The Effect Of Potassium Fertilization On Psychrophilic Pathogen Susceptibility And Carbon Metabolism Of Annual Bluegrass

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Typhula incarnata (GSM) and Microdochium nivale (PSM) are important psychrophilic pathogens of cool-season turfgrasses. Existing field data suggests that K fertilization may affect disease severity, warranting additional experimentation under controlled conditions. Overwintering carbon metabolism of perennial grasses is known to affect their performance and utility. While there is some evidence that plant K status influences winter survival, the physiological basis is unclear. The goal of this project was to determine the effect of K fertilization on carbon metabolism of overwintering annual bluegrass [Poa annua var. reptans (Hauskn) Timm.] and its relationship to psychrophilic pathogen susceptibility. In a greenhouse, annual bluegrass was seeded into 30 x 10 cm diam. sand filled columns. Nitrogen (0.5 g m2), K (0.5 g m2), and all other plant essential nutrients were applied weekly for 90 d. Following establishment, weekly application rates of N and other essential nutrients remained constant, yet five different K treatments (0, 0.25, 0.5, 2, 3 g m-2) were imposed for 90 d. Columns were then moved to a refrigerated room, maintained under a photosynthetically active radiation flux of ~300 [MICRO SIGN]mol m-2 s-1, and day/night air temperature incrementally decreased every 7 d over four weeks (10/4°C, 4/-2°C, 2/-4°C, -2/-6°C). Plants were then buried under 10 cm of snow and kept under darkness at -4°C for 28 d. After thawing at 2°C, eight replicates of each K treatment were inoculated with a 5 mm agar disc taken from GSM, PSM, or sterile cultures. Columns were incubated at 2°C (40 d) then 4°C (40 d) under periodic misting and evaluated for % necrotic turf every 10 d. Survival analysis of days to 50% infection (LI50) was used to quantify disease progression. Tissue harvested following each experimental phase was analyzed for nonacid cations, nonstructural carbohydrates, and several organic acids using gas chromatography-mass spectrometry. The experiment was conducted twice and data was pooled. Potassium treatment significantly affected LI50 in GSM (Pr>[chi]2 =0.007) but not PSM (Pr>[chi]2 =0.277) inoculated turf. While specific mechanisms remain unclear, several biochemical parameters (K, Ca, organic acid content) associated with GSM and PSM severity were impacted by K fertilization rate. In contrast to existing literature, nonstructural carbohydrate dynamics were not strongly correlated with disease severity. Disease recovery was significantly slower for PSM inoculated turf than GSM inoculated turf. Tissue K content and cation:anion ratios increased with K fertilization rate. Overall K fertilization had a minimal impact on non-structural carbohydrate dynamics. Tissue organic acid content, particularly malate and citrate, markedly increased at greater K fertilization rates. The results of this study suggest that K fertilization significantly increases diversion of carbon resources to organic acid synthesis due to perturbations in charge and pH homeostasis associated with disparate cation/anion uptake ratios. In addition to affecting plant utility, there is a biochemical cost associated with luxury K uptake and subsequent organic acid accumulation.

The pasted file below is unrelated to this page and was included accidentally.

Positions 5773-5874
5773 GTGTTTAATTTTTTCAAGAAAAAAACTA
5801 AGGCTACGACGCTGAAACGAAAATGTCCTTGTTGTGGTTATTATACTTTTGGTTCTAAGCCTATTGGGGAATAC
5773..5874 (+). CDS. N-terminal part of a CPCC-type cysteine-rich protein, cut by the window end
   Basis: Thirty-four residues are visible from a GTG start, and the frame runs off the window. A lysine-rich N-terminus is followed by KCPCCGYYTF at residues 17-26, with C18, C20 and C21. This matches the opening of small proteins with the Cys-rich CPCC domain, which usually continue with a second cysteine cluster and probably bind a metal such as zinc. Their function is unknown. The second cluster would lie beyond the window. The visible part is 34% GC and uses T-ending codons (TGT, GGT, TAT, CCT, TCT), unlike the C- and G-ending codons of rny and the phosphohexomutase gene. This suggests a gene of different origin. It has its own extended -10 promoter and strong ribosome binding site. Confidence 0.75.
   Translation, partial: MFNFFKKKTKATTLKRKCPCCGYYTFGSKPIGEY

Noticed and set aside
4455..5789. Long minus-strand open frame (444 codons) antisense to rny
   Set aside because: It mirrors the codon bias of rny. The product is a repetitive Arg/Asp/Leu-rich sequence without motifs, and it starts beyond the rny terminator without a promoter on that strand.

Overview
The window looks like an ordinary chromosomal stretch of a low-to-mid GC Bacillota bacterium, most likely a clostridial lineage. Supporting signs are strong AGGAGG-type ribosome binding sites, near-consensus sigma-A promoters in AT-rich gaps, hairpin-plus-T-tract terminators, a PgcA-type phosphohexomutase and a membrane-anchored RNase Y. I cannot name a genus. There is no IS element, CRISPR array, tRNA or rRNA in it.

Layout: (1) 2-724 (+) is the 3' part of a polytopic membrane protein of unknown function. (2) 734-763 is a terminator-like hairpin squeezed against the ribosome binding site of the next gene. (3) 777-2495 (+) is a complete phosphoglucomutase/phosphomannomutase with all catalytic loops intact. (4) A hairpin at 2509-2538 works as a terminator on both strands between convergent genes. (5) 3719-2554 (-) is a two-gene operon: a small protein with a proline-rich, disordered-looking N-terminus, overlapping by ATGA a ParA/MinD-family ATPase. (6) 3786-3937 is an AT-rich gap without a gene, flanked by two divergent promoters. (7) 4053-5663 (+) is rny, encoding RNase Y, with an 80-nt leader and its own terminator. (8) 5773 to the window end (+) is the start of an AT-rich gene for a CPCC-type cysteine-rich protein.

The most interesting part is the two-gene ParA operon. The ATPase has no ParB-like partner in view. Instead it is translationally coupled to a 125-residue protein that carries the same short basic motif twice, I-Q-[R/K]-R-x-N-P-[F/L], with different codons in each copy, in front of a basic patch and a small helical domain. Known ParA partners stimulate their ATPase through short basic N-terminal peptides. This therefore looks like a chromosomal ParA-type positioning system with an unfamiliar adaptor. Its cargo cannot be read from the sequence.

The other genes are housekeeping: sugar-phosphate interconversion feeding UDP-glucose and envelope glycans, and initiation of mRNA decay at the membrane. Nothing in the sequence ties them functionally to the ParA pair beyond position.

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Snow Mold; Potassium; Winter
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Rossi, Frank S
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Nelson, Eric Bronson
Cheng, Lailiang
Mattson, Neil S.
Soldat, Douglas James
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Horticultural Biology
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Ph. D., Horticultural Biology
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Doctor of Philosophy
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Government Document
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dissertation or thesis
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